Who Review: Hide
by Kevin Rigdon (@pralix1138)
Ignorance is Carlisle, especially when you’d rather not be hunting ghosts, but Clara is game if you dare her. The Doctor and Clara head to 1974 to do some ghost busting in “Hide,” the newest episode of Doctor Who. They arrive at Caliburn House. As a nerdly aside, the word “Caliburn” is derived from the Welsh “Caledfwlch,” and later became “Excalibur.” Does this suggest some Arthurian themes throughout the episode? Or maybe it gives us some insight into the nature of Clara/Oswin. “Hide” certainly has some of the classical characteristics of an Arthurian-style quest. There’s a monster, a fairy forest, the knight (the Doctor, of course), and an Object of the quest. The goal, or end, of this particular quest is knowledge, as it most always is, but we’ll get to that in a moment.
There is an old house sitting in the middle of a eerie moor-aren’t all moors eerie, by the way? Why else are people always warning you to stay clear of the moors? You could be attacked by a werewolf, or encounter the Witch of the Well as is the case with Caliburn House. Professor Alec Palmer and his companion/assistant, Emma Grayling, are in Caliburn House attempting to contact the ghost that has resided there long before the house was ever built. This Witch of the Well, or Caliburn Ghast, as she has been dubbed, goes back a long, long time.
So, the professor, a former officer in the Ministry of Ungentlemanly Warfare specializing in espionage, sabotage, and reconnaissance, and Emma, the psychic empath, are in the middle of attempting to make contact when the Doctor and Clara show up. Of course when the Doctor shows up, he takes charge. “Hide” put me in mind of the earlier Smith episodes where he tends to talk, and act, long before he considers the consequences, and the companion is there to bring him back down to earth, while still going along for the ride.
Amid the search for the ghost, we begin to see some nice back and forth between the Doctor and Clara. It feels much more natural, as if they’re settling into their own routine. The bit where the Doctor says, “I’m giving you a face. Can you see me?” and then nods in the direction he wants her to go was brilliant. That’s the 11th Doctor I’ve grown to love. Clara seems much less keen to go ghost hunting at first, but goes when he dares her to. Going to the heart of the house, the Doctor discovers a cold spot, and through various runnings around in the dark with nothing but a candlestick, hearing ghastly screams, examining photographs, and jumping back and forth in time, discovers that the ghost is actually a time traveller locked in a pocket dimension. The pocket dimension is the fairy forest if we’re continuing the Arthurian template. But it’s not the discovery of the nature of the ghost that is particularly illumining at this point.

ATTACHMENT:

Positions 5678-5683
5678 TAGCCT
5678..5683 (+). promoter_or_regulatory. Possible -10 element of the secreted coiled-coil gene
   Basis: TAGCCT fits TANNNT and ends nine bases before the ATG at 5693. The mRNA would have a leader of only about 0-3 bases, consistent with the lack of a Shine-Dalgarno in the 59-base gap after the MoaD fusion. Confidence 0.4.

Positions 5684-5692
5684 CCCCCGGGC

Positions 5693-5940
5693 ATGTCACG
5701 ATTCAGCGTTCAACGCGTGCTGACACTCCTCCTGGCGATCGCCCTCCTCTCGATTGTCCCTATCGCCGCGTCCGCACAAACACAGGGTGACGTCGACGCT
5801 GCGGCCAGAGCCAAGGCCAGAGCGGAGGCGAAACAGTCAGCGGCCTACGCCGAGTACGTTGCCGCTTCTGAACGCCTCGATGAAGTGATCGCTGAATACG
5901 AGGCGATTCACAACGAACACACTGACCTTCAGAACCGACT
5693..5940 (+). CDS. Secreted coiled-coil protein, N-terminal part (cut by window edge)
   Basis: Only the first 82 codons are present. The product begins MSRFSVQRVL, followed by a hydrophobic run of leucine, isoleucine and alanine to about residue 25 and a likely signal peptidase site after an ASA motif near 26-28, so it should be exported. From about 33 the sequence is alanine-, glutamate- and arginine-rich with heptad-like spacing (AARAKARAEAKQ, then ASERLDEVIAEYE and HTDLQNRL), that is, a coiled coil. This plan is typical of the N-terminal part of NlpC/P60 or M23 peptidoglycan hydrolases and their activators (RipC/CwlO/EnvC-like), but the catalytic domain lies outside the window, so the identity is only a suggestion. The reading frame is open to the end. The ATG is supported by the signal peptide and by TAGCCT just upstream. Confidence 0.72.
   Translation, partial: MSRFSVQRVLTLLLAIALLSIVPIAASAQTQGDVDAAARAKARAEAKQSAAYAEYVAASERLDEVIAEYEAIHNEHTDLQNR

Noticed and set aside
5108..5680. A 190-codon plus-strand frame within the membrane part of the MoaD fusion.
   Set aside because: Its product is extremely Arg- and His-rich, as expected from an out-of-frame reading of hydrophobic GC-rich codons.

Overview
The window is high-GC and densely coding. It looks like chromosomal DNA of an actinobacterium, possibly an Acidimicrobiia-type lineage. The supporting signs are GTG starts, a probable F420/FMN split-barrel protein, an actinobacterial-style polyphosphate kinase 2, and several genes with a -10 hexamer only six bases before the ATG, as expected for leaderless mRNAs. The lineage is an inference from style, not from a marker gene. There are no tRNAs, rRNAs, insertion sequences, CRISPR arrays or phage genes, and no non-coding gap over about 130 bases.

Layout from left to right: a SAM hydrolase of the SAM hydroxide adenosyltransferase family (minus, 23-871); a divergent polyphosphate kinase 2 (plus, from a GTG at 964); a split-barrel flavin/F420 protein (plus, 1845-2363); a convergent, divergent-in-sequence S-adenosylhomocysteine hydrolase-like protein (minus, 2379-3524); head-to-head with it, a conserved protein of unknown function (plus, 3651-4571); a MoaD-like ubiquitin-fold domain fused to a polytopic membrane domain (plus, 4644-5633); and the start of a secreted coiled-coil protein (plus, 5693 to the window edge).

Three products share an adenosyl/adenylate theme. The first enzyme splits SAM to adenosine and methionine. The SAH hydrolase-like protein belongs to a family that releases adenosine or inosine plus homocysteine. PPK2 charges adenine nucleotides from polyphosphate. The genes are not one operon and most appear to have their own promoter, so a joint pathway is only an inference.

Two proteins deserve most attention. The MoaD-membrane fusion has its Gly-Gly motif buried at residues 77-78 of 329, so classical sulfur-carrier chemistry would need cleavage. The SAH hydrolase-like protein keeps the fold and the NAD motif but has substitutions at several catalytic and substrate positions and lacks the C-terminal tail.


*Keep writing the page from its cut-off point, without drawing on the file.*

The Doctor’s conversation with the professor about why a former espionage agent is out here hunting ghosts is quite revealing. The professor answers, “Because I’ve killed, and I caused to have killed. I sent young men and women to their deaths, and here I am, still alive.” All the while he is answering the question, he is developing a photograph of the Doctor. It’s like “The Beast Below” where Amy Pond is telling him about how the star whale is the Doctor: very old, very kind, and the very last of his kind. Here the professor’s answer gives us insight into the Doctor’s fascination with humanity. As the Doctor will state later, “you’re the only mystery worth solving.”
Meanwhile, Clara and Emma are talking, and as Emma is an empath, she warns Clara that there is an icy streak in the Doctor’s heart. We know this, of course. We’ve always known there is a deep darkness there. But this feeds Clara’s uncertainty, and gives credence to her mistrust of the Doctor. I’m sure it will come up again in the future. It seems there’s mistrust all the way around with the new companion. The TARDIS, who’s a bit like a cat, doesn’t really like her just yet, but when the Doctor gets in trouble, trapped in the pocket dimension, the TARDIS with Clara in tow risks self-destruction to pull him out again.
After pulling the mysterious time traveller out of the pocket dimension, we find out that she’s, in fact, related to the professor and Emma. She’s their many-times great granddaughter. It is at this point, as the TARDIS is cozying up to Clara, that the true goal of the quest is revealed: knowledge. The reason the Doctor has gone to 1974 is Emma Grayling, the little ending twist notwithstanding. He has come to ask her about Clara, what manner of girl she is. He’s still searching for why she is what she is.
The Arthurian motifs, at least the old ones, are all over this episode, which makes sense. How could a Welsh show about a Time Lord not have carryovers to the old Welsh tales of Arthur? That’s where they originated, after all. Besides, the quest for the Grail is the quest for liberation, for peace, for knowledge, and, ultimately, for salvation.
“You are the only mystery worth solving.”
Rating: 4.25 out of 5 stars